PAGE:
Directed by Matthew Dunster
Pros: Some very funny characters, and excellent performances.
Cons: The comedy was much more brilliant than the deeper character moments.
Our Verdict: Certainly worth the trip for a fun evening out.
|Credit: Keith Pattison|
Having recently consumed four whole seasons of the IT Crowd, I found myself wondering why Katherine Parkinson (who plays Jen Barber absolutely brilliantly) has slightly disappeared off the map, in particular in comparison with the astounding successes of her co-leads.
So I’m very pleased to have her back on my radar – she is about to appear in an episode of Love Matters on Sky Living, and at the Almeida Theatre until the 11th of May. She’s surprisingly cast here as Laura Skinner, the tragic and strong-headed daughter of a snobbish, self-obsessed middle-class family. It makes for an exciting departure from her usual typecast.
Laura reveals in the first act that her husband did not die of malaria in West Africa as she had led everyone to believe, but that she in fact killed him. Further, she is already planning on marrying again – to a man who, from his six pound a week salary to his tendency to loiter in Laura’s bedroom, seems perfectly unsuitable.
The writing is sharp and very witty, portraying a host of terrifyingly hypocritical, spineless and morally panicked characters. Faced with the revelation from Laura, they are mostly worried about the consequences for them: being gossiped about, or – god forbid – harming the father’s burgeoning political career. They dismiss Laura’s new lover offhand until it turns out he may be more far more suitable than he first appeared, at which point they become practically sycophantic.
Katherine Parkinson plays Laura excellently and she is backed up by a brilliant supporting cast, including Polly Dartford who plays the youngest daughter of the Skinner family, a bright spark with a child’s wise yet naïve take on the world.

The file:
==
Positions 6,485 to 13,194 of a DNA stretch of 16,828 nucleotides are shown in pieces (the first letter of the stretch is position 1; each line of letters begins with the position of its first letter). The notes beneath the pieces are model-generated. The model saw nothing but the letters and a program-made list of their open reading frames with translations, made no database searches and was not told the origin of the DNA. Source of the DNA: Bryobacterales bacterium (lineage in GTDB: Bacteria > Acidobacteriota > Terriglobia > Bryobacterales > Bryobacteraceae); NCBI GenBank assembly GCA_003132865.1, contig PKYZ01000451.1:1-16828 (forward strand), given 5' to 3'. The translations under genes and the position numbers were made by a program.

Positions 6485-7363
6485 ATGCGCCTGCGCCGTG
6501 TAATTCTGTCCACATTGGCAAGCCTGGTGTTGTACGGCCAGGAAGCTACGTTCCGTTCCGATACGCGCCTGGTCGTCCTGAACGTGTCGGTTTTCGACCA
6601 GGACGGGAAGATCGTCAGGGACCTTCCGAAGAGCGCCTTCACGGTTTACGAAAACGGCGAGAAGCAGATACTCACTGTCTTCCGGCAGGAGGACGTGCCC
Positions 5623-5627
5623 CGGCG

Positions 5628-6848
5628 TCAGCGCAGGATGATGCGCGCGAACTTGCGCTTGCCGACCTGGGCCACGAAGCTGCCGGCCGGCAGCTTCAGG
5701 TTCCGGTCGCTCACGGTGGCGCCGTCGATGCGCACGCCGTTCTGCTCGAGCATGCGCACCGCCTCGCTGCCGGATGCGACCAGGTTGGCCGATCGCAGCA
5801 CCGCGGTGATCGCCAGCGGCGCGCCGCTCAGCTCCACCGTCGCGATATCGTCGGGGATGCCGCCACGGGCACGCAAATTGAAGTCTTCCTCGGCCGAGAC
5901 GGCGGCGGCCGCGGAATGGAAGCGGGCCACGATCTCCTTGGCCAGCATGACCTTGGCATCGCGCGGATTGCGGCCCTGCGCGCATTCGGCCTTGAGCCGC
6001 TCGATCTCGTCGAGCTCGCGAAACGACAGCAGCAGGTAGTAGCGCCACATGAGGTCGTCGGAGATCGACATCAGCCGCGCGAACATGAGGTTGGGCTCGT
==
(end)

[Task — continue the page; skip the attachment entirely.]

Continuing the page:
However, the more emotionally deep moments, in which Laura shares her anguish and past traumas did not feel as resonant as they were perhaps meant to be. Although the comedy was often laugh-out-loud, I was never particularly moved by any of the characters’ predicaments. The dramatic moments all felt a little flat and unconvincing. Even the character of Laura’s sister, played by Michelle Terry, whose vindictive jealousy was for the most part fantastically portrayed, worked much better when she was to be laughed at than when she was to be pitied.
So Before the Party felt like a fun, sharp satirical look at many a human and societal flaw which is still relevant to modern society, but the comedy hit home much more successfully than the drama.
Please feel free to leave your thoughts and opinions in the comments section below!
Before the Party runs at the Almeida Theatre until 11th May 2013.
Box Office: 020 7359 4404 or book online at http://www.almeida.co.uk/event/party